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Development of a Novel Data Acquisition Technique and a Software Tool for Quantitative Diffusion Imaging

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Title: Development of a Novel Data Acquisition Technique and a Software Tool for Quantitative Diffusion Imaging
Author(s): Srinivasan, Girish
Advisor(s): Zhou, Xiaohong Joe
Contributor(s): Magin, Richard L; Leow, Alex; Xie, Karen; Michals, Edward; Zhou, Xiaohong Joe
Department / Program: Bioengineering
Degree Granting Institution: University of Illinois at Chicago
Degree: PhD, Doctor of Philosophy
Genre: Doctoral
Subject(s): magnetic resonance imaging, diffusion imaging, diffusion tensor imaging, imaging marker, PROPELLER, steer-PROP, fast-spin echo, gradient echo, phase error correction.
Abstract: As a specialized Magnetic Resonance Imaging (MRI) technique, diffusion imaging is sensitive to diffusion process of Nuclear Magnetic Resonance (NMR)-active nuclei in biological tissues. Studying the diffusion process of water molecules can reveal structural and environmental differences in normal versus diseased tissues at a microscopic (e.g. cellular) level. Diffusion-weighted magnetic resonance images (DWI) can be analyzed to obtain parameters such as Apparent Diffusion Coefficient (ADC), Fractional Anisotropy (FA), Radial Diffusivity (RD), Axial Diffusivity (AD), and others to be used as imaging markers in disease diagnosis and treatment assessment. To accurately obtain and reliably use these parameters, high spatial resolution with an adequate image quality must be achieved. Currently, the standard techniques for acquisition of diffusion images compromise on either image resolution or acquisition efficiency. The goal of this project is to develop a novel image acquisition technique for producing high-resolution and high-quality DWI within clinically acceptable scan duration (e.g. less than 3 minutes), and demonstrate its impact on the development of imaging markers for clinical applications. In order to accomplish this goal, three specific aims were defined. In the first, we designed and implemented a new gradient and spin-echo (GRASE) based PROPELLER (periodically rotated overlapping parallel lines with enhanced reconstruction) pulse sequence, which we call “Steer-PROP”. Experiments conducted for validating this sequence has proven that it is capable of producing high-resolution T2 and DWI in less than 2.5 minutes. Second, we have identified the different kinds of phase errors that adversely impacted the image quality, and designed the corresponding correction methods to remove these phase errors during image reconstruction. Such phase correction has considerably improved the quality of diffusion-weighted images from the steer-PROP pulse sequence. Lastly, we have developed a software package, which we call Diffusion Imaging Visualization Environment (DIVE), for facilitating the calculation of a set of diffusion parameters that can be used to address clinical problems. The software provides a comprehensive diffusion image processing toolbox, capable of producing conventional parameters such as ADC and FA as well as a novel white matter characterization metric, which we call regional Fiber Coherence Index (r-FCI). The clinical significance of these parameters have been demonstrated through a diffusion tensor imaging study, designed to show the application of r-FCI and FA as markers for tumor cell infiltration along white matter fiber tracts. We have successfully completed this project and accomplished the goals defined in the three specific aims. We now have the necessary technical capabilities to produce high-resolution diffusion images that can be used to develop targeted imaging markers for specific clinical applications.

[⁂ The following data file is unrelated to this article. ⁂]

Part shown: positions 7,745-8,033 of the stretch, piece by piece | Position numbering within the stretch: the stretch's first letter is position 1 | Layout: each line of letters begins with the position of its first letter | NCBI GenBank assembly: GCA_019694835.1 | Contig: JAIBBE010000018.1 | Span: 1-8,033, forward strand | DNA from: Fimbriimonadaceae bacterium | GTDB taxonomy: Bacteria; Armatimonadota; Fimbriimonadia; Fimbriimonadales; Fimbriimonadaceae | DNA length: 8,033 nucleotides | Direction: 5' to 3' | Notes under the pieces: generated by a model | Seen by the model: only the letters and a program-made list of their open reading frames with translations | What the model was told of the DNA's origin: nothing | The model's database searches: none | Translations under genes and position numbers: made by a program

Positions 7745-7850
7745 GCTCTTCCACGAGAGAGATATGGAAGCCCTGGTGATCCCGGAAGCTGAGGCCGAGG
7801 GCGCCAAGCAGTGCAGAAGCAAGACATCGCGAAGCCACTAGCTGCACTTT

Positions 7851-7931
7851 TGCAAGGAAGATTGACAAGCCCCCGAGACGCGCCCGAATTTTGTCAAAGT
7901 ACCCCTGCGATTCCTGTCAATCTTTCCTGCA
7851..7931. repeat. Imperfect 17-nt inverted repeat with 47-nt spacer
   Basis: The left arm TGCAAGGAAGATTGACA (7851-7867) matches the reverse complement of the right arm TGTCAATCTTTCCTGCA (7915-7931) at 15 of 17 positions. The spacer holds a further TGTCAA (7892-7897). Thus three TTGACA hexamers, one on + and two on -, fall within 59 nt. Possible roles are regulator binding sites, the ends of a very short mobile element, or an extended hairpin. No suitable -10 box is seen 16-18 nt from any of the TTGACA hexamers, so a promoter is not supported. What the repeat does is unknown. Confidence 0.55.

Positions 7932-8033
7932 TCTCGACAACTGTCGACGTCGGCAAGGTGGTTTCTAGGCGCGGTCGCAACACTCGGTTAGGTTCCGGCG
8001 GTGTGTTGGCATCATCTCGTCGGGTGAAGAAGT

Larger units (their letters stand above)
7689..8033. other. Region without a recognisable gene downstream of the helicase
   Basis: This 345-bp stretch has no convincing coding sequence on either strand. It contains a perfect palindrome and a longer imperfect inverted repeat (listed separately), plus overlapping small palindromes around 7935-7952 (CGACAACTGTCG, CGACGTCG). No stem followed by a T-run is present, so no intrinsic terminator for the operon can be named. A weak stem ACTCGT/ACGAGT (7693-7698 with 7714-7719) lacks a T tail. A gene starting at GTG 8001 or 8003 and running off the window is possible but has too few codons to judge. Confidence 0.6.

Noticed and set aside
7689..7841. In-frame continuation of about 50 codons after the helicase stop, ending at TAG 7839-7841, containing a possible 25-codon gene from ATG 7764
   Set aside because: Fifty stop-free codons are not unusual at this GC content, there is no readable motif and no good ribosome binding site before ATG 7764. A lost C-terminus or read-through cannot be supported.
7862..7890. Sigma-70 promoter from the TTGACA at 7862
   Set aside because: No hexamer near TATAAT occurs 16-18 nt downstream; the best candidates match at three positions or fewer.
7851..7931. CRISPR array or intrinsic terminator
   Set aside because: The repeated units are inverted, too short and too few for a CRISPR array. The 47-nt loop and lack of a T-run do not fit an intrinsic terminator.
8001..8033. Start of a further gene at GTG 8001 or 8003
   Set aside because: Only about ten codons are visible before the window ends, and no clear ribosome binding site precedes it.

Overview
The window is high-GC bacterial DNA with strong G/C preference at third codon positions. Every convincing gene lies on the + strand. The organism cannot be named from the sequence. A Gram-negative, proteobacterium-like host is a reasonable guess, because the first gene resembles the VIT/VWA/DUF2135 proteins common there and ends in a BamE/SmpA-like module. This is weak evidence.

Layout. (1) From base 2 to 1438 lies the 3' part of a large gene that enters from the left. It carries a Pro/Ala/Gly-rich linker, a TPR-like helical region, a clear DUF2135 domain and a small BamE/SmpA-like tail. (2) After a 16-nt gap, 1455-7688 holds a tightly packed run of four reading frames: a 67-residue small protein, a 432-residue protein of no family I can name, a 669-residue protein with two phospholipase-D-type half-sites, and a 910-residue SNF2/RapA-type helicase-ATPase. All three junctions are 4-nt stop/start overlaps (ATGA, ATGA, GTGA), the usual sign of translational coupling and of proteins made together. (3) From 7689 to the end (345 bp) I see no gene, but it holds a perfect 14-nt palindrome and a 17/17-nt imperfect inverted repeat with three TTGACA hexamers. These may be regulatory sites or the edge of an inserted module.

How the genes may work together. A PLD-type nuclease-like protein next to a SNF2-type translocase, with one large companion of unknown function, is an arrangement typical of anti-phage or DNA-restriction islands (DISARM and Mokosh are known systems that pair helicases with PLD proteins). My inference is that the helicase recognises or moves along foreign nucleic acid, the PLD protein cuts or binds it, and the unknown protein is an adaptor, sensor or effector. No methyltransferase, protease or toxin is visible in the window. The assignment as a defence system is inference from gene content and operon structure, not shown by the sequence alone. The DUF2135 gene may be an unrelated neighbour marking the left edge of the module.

Issue Date: 2017-08-25
Type: Thesis
URI: http://hdl.handle.net/10027/21997
Date Available in INDIGO: 2017-11-01
Date Deposited: August 201
 

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